Sangha Reflections is a community column featuring stories written by sangha members about unique aspects of their personal practice.
The Mirrored Image
By Lask Grey Kindred
The mirror was the first spiritual thing I knew.
I remember being tiny and uncoordinated, sitting on my mother’s bathroom counter. Over the sink, there was a mirrored medicine cabinet that opened in three places. I liked to fold the doors out, close my face inside, and look at myself reflected in the endless hallway of mirrors and mirror-me’s. Not for fascination of Self, but for fascination of Not and Other Than and Elsewhere and In Between. I liked it because I always knew my face wasn’t all there was to see in the reflection, and because I did not look like Me in the mirror.
Mirrors are doorways, and they’ve always scared-but-enticed me. They’ve never shown my true face, so I’ve never trusted them, yet I always want to see how they reflect me.
Today, I am more pagan than anything else, though Zen and Hollow Bones has become the spiritual community I wouldn’t otherwise have as a solitary seeker. I married a Zen priest, and I work part time for a Zen organization, while I work full time for the universe and nature and myself. I am an eccentric and superstitious man. In my house, there is no reflective surface that has gone un-warded. (“Warding” being a pagan term for protecting against negative energy, malicious spirits, nefarious intentions from others, prying eyes, one’s own weakness or hubris, etc.) My Zen-priest-husband, Liaoran, laughs when I flick saltwater on the door of the toaster oven, and the side of the water filter, and the fish tank, and the light fixture globes, and– if I can see my face in it, it is not to be trusted. It has less to do with the demons in the In-Between, and more to do with that trickster who tells me lies with my own lips in the glass.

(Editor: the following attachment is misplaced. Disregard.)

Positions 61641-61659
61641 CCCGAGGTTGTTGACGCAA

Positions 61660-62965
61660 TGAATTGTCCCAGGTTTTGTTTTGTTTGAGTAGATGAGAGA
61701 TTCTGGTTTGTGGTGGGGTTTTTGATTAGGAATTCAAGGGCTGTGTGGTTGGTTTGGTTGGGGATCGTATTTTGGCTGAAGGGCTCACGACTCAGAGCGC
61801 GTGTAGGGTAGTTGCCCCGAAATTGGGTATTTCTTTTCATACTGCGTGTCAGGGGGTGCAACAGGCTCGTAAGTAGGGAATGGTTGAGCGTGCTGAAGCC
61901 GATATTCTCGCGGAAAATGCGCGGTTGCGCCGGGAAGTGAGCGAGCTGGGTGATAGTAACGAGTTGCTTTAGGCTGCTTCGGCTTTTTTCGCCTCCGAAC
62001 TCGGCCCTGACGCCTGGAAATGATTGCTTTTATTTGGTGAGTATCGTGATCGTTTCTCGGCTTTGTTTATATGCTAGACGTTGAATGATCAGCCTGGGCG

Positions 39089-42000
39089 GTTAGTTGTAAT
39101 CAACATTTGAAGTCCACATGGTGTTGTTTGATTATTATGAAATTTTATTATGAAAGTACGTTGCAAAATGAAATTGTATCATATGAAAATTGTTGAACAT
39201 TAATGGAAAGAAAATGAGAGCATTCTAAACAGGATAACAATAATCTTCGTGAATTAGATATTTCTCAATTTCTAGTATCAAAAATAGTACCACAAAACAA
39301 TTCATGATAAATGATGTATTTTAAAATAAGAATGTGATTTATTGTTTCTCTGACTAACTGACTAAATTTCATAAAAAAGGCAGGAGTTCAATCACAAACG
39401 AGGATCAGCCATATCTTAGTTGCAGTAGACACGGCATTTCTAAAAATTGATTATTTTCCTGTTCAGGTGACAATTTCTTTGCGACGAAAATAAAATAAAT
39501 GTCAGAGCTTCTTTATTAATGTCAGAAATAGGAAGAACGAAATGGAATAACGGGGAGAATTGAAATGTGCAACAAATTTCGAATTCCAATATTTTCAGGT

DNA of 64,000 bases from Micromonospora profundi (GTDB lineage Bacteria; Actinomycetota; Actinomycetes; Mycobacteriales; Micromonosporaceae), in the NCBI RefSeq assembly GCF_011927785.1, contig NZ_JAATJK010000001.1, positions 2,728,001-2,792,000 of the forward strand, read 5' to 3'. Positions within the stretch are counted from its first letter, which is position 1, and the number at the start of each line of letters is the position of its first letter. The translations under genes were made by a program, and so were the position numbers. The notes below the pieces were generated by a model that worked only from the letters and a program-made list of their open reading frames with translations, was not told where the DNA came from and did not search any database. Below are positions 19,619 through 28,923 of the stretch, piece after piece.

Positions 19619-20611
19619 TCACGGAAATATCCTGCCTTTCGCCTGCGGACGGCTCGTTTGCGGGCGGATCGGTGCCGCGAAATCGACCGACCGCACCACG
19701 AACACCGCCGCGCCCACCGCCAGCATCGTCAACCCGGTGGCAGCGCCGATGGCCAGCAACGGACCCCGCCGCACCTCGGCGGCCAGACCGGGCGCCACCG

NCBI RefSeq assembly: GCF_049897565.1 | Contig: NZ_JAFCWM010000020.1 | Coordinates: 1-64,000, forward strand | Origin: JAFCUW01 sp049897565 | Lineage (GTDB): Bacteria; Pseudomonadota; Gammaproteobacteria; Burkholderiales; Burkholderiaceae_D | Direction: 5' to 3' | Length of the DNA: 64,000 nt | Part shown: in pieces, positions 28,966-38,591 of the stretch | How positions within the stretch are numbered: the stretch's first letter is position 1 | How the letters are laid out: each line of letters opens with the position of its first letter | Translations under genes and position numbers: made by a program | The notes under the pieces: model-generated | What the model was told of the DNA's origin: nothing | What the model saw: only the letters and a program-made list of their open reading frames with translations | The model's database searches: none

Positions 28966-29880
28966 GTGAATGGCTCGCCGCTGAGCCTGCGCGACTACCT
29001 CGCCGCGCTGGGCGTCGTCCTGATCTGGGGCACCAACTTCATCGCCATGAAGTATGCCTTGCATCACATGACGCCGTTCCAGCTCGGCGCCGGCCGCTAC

And it is to be gazed into.
And consulted with the questions of others.
And side-eyed with the questions of myself.
And toyed with late at night.
What is it about mirrors that Buddhists and Pagans agree upon?
Mirrors. Self. Other. Not-Other. Here, This, Now, Ever, All, Unfolding, Self fractaling upon Self, seen only through the reflections of an Other. This awareness is embodied, look. Look.
What is it that a pagan can agree on with his Christian parents?
“I am wonderfully and fearfully made.” (Psalm 139).
…and so is the face in the mirror, and the angle of your face I see there, and the shadow of the thing I dare not name in the night and throw salt over my shoulder to deter its stare. Wonderful, fearful, glorious— the mirror. Me. You. This, awareness.
Mirrors are tools. It behooves us to polish them so the colors stay bright. To keep them level, so the reflection is not distorted. And to keep them warded so our own fears do not speak too loudly when we look into the glass.
Or, as Rumi put it: “Today, like every other day, we wake up empty and scared. Do not open the door to the study and begin reading. Let the beauty we love be what we do. There are hundreds of ways to kneel and kiss the ground.”
Let the light hit your face and the glass. Look at yourself in the mirror. Gaze into the hallways of reflections upon reflections. See your mirrored image. Speak an affirmation of how beautiful you are, or throw salt in your own eyes– it doesn’t matter, as long as you’re looking.
Lask Grey Kindred is the Communications Director and Graphic Designer of Hollow Bones Zen, serving the sangha since 2020. He began his practice with Hollow Bones at Zen River Sangha in 2018.